Helping Your Dog Deal with Car SicknessMarch 28th, 2013
Just like humans, dogs can get pretty bad car sickness. A result of motion sickness, car sickness occurs when a dog’s (or person’s) various senses receive crossed signals. For instance, when we sit in the back seat of a car, we’re consciously aware of the fact that the car is moving and our inner ears register movement, but our eyes may be sending different signals – especially if we’re wrapped up in a book on our lap. One of the best ways to handle motion sickness is to look at a point on the horizon and do your best to register the car’s movement with all your senses.
Obviously, we can’t ask our dogs to do the same! So you can imagine how harrowing car sickness can be for them. But with a little help from you and perhaps your vet, you can be on the road to happier travels in no time. Consider this advice.
Recognize the symptoms. Since your dog can’t tell you when he or she is feeling car sick, you’ll have to be vigilant for the symptoms – some of which are more obvious than others. Vomiting is a major indicator, but you’ll also notice that your dog is panting more than usual, drooling excessively, lethargic or even shaking.
Take preventative steps. If your dog is exhibiting signs of car sickness, the first thing you’ll want to do is take some preventative measures to find out if you can curb the habit. You should also – and this is great advice for any newly adopted dog – allow your pet to get used to the car with short trips. Drive him or her around the neighborhood, and then slowly increase the length of travel. For longer trips, stop and take breaks often to give your dog a chance to breathe fresh air and relax – open windows are also important. It might also help to take your dog for rides while he or she has an empty stomach. Like humans, sometimes indigestion can worsen car sickness.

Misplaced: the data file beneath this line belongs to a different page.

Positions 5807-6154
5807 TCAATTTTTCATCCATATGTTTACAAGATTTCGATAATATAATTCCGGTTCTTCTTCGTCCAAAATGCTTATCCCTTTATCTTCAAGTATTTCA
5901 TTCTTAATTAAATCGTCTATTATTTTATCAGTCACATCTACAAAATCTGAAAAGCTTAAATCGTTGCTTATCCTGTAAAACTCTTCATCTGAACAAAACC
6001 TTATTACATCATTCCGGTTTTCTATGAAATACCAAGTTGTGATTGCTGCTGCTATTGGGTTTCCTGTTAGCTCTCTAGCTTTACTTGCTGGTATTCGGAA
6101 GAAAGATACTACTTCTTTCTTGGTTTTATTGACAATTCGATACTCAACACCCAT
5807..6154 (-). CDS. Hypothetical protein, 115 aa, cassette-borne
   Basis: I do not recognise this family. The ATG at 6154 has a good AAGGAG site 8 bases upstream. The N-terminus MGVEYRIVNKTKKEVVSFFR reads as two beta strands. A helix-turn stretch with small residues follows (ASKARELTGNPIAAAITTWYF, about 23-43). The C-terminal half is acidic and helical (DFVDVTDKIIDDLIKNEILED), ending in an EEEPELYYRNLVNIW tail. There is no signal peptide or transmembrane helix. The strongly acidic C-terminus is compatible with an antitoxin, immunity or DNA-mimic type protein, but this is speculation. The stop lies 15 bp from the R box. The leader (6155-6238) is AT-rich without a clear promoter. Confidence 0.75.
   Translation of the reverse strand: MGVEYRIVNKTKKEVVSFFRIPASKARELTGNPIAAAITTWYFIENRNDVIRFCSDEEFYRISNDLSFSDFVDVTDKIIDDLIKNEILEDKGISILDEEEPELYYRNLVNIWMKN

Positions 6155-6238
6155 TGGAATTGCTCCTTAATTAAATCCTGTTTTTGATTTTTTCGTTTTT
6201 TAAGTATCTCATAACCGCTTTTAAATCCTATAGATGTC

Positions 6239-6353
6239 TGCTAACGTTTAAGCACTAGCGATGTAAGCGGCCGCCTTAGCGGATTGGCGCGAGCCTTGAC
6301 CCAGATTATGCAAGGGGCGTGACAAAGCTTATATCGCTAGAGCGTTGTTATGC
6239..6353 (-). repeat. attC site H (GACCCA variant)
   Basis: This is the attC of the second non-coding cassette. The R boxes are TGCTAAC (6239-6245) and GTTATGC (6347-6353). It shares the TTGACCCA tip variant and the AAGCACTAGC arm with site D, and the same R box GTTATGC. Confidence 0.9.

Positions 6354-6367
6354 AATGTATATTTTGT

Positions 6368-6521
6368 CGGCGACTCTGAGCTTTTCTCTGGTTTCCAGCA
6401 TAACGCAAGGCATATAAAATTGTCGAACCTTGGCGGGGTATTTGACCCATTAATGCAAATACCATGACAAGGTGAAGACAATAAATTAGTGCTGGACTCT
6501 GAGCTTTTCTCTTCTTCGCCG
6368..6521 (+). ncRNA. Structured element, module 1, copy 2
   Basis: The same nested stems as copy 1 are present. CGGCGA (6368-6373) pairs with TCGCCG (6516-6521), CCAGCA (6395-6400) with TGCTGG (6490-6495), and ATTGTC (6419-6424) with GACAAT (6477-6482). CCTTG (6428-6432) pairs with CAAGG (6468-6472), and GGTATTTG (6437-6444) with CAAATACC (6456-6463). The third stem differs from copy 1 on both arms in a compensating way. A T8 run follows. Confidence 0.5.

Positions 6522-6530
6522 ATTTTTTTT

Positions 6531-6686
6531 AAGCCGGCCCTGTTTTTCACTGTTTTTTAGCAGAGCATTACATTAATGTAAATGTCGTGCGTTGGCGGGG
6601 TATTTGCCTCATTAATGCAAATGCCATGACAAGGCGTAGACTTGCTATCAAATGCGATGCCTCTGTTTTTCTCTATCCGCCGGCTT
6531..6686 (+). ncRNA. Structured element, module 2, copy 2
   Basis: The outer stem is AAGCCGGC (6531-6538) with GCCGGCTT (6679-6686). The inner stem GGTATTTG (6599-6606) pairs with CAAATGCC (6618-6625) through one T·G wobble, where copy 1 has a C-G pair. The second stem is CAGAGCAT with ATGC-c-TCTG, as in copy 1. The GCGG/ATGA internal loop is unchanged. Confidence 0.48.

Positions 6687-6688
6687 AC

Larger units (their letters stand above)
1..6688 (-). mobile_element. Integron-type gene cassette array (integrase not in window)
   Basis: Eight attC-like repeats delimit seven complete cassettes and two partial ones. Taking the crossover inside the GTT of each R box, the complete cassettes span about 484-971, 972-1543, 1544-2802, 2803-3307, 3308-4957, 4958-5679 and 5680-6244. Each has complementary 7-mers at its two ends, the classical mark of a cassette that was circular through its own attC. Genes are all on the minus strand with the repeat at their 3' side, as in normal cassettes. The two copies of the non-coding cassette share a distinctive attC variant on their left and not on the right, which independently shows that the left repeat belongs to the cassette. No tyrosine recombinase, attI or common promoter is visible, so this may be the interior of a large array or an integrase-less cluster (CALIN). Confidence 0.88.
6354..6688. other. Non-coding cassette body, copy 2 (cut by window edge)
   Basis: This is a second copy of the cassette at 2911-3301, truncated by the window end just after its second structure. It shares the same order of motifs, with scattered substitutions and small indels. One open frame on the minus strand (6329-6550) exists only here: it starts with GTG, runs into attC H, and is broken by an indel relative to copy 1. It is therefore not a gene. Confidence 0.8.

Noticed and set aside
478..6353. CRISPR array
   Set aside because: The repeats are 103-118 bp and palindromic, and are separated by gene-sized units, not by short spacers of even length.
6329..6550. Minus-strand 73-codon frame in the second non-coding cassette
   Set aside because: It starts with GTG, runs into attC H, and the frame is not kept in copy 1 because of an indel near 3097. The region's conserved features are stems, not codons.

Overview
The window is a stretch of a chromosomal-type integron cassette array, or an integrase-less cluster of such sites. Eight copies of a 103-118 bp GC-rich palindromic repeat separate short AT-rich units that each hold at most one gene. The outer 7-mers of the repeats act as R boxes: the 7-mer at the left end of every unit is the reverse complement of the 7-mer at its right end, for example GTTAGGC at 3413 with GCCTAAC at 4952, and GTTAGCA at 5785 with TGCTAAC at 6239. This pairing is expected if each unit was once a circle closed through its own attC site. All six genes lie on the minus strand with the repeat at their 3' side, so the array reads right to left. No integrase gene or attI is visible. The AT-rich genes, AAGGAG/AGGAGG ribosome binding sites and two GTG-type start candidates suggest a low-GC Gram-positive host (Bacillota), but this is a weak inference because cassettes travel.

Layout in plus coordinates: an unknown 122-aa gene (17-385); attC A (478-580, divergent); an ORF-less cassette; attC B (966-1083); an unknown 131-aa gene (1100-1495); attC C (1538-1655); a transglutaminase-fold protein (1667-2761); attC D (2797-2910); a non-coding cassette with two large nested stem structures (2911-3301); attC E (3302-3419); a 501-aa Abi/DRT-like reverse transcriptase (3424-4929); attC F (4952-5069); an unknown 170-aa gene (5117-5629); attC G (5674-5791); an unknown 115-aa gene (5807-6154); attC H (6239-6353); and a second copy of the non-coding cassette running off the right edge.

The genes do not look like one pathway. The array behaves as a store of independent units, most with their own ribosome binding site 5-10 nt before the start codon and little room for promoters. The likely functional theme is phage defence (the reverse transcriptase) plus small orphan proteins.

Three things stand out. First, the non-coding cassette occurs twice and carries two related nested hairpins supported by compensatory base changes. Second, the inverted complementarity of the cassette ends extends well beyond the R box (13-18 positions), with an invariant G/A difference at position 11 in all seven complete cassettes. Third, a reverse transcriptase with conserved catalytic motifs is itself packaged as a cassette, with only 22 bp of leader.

Talk to your vet about treatment options. While Dog Channel notes that there are all-natural remedies for car sickness in dogs, you may want to talk to your vet before trying anything out. If herbal solutions don’t work, there are always conventional medicine solutions. Anti-nausea and anti-anxiety medications are two options your veterinarian might prescribe.
This content post is provided by the pet experts at Hartz.